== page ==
Mr Turner (Stuart's Take) / by Charlie Brigden

By Stuart Barr mrturnerstuart

Mr Turner, Mike Leigh’s biopic of the later years of painter J.M.W. Turner’s life, was one of the highlights of 2014’s cinema releases. Leigh’s film avoided hagiography and attempted to present a cinematic sketch of the artist that both revealed the virtues and exposed the flaws of his character. Gary Yershon’s score for the film is similarly questioning, and often frustratingly unresolved, as fits the examination of a complex subject.

An unusual score, the music is performed in the main by an ensemble consisting of string and saxophone quartets, with the addition of occasional tuba, timpani, flute and harp. Given that the saxophone was not patented until five years before Turner’s death, it is clear that Yershon is not attempting period pastiche. This is not a score composed in a style contemporary to the films period setting.

As noted in the liner notes, Yershon makes use of glissando (a musical term meaning the sliding between notes) something possible with strings and sax, this gives the music a strange, almost woozy texture. The key musical refrain seems to float apart from the bass textures beneath, gliding through a downbeat, austere, almost dour musical landscape. Occasionally it hits washes of timpani and harp led percussion, such as on the cue ‘Lashed To The Mast’ which plays during one of the film’s visual set-pieces as Turner is tied to a ships mast so that he can experience the violence at the heart of a storm. The cue ‘Action Painting’ explodes in a skirl of strings that emphasis motion but out of this chaos emerges the familiar refrain that runs through the music.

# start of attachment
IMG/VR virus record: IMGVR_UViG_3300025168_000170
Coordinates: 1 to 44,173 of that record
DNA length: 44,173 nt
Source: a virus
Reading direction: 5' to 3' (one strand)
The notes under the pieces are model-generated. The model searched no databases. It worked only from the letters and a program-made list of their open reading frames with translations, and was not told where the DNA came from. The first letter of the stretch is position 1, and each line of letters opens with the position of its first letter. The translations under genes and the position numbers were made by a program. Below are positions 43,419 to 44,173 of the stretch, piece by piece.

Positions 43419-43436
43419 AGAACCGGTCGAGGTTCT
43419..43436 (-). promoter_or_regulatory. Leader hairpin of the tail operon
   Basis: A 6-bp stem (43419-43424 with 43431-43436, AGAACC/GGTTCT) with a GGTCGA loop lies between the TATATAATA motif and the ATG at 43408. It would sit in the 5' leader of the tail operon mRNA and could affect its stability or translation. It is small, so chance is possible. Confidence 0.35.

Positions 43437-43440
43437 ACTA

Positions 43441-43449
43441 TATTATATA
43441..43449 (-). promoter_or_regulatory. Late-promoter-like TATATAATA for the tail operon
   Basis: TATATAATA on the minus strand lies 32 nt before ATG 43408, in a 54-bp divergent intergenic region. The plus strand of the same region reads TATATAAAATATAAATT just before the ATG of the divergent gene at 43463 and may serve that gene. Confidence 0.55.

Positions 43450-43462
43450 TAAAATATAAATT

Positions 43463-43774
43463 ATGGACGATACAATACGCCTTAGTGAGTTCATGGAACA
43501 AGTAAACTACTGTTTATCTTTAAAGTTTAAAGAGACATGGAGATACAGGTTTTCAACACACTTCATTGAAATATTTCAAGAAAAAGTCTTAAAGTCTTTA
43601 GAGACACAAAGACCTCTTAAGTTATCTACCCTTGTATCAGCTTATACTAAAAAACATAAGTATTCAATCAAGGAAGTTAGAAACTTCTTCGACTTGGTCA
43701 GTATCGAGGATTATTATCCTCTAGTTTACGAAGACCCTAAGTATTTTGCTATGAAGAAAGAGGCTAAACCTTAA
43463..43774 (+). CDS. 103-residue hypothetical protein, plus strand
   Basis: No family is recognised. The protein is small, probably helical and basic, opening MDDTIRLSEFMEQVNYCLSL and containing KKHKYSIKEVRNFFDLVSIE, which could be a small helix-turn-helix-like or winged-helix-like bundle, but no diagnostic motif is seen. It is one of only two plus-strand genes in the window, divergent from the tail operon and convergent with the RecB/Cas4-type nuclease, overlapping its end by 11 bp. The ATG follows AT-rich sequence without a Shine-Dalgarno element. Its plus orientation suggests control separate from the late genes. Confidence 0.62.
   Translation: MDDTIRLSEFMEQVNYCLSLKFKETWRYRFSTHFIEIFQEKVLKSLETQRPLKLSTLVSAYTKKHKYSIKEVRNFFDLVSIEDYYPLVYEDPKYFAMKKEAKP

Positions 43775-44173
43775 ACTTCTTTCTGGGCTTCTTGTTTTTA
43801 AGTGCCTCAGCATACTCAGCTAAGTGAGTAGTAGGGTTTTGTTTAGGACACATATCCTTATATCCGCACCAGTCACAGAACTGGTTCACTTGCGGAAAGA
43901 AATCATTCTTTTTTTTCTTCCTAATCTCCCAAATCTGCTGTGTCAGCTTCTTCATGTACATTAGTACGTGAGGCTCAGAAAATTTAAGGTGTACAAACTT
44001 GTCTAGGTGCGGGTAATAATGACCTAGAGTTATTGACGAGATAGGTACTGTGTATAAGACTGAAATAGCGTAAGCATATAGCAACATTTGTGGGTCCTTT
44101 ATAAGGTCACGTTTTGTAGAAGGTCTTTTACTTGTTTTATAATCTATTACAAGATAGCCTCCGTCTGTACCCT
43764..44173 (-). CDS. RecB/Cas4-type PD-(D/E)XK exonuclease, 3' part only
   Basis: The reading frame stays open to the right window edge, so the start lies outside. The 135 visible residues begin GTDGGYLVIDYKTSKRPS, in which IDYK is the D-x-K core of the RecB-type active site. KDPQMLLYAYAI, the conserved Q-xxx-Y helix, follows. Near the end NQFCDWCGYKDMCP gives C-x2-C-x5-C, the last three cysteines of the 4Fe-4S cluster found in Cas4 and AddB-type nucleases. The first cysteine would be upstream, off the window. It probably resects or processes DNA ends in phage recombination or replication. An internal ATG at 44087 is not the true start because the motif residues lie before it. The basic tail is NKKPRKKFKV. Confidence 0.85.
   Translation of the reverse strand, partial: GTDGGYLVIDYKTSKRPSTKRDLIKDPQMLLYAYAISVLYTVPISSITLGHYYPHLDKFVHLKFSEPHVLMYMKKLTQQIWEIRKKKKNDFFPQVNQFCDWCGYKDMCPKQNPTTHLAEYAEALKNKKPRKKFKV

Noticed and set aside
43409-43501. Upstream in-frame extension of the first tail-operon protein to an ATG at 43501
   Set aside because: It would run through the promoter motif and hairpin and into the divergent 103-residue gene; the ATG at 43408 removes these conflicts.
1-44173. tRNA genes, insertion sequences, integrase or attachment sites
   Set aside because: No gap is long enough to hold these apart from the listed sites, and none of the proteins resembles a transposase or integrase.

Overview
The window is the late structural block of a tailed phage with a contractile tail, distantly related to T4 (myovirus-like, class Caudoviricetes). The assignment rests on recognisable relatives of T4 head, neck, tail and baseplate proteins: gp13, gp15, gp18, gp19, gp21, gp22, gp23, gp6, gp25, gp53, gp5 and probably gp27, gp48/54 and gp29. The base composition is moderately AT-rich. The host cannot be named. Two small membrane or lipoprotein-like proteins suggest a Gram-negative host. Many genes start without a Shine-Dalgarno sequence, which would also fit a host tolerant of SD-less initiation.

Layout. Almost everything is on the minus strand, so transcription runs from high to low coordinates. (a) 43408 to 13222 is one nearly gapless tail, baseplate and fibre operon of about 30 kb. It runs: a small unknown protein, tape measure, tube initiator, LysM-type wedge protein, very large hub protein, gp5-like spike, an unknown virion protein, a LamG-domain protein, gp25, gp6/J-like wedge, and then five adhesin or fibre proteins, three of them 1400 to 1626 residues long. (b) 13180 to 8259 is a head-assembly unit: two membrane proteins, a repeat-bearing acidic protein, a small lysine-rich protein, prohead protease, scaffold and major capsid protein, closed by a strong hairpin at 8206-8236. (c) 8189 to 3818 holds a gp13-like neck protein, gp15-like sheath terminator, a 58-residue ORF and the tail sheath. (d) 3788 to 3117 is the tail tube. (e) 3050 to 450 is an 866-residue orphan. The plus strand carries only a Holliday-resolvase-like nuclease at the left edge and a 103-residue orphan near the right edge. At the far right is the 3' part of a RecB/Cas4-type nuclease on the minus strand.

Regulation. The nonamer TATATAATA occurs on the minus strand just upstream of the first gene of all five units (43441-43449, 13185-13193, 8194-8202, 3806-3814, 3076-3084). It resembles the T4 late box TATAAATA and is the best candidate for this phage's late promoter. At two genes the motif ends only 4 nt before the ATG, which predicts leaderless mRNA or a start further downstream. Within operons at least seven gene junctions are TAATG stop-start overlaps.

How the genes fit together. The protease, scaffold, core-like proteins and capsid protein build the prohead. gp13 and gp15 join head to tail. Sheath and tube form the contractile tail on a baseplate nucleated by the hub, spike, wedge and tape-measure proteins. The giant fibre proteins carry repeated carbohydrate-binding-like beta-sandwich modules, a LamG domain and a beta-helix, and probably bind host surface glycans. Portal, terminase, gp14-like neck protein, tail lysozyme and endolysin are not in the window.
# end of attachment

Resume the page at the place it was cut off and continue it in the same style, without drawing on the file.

It’s a sombre score that deliberately plays against the often lighthearted and humorous nature of the film. The effect in combination with the visuals is to create a musical subtext. Being that this is a film about the final years of a great life, the spectre of mortality is always present. The melancholy music is a constant reminder of this. However listening to a score in isolation is a different experience than it is when listened to alongside the visual elements of the film.

As a stand-alone piece of music, Yershon’s score is likely to disappoint those looking for big themes, and hummable refrains, this is much more about mood and texture. Not without moments of bombast, such as the aforementioned ‘Lashed To The Mast’ and the cues that accompany scenes set in the Royal Academy (which occasion necessary pomp and circumstance), this is a quiet and contemplative selection that pursues repeating musical themes at the expense of the variety.

Included on the disc as a bonus is music from A Running Jump, a short film also directed by Leigh that was commissioned for the London Olympics. This is a marked changed of pace, a series of cues based on a simple piano scale with a Caribbean inflected brass and drum accompaniment. The piano gives pace, and drive, and the brass adds a multicultural flavour, which given the source of the commission was clearly intentional.

Later tracks and cues present deliberate breaks in the rhythm and alterations in pace, presumably to reflect the course of the narrative and the obstacles encountered by characters (clearly, I haven’t seen the short), however the tracks pursue a consistent theme with the piano refrain stopping and starting, but always a constant thread through the music.

Mr Turner is not a score that I would imagine listening to a lot, it’s too focused on a constant tone and mood to be a totally engaging listening experience however it is a bold and unusual choice that works superbly in the context of the larger work of art of which it is a key component.

Mr Turner is available now on CD and digital from Varèse Sarabande Records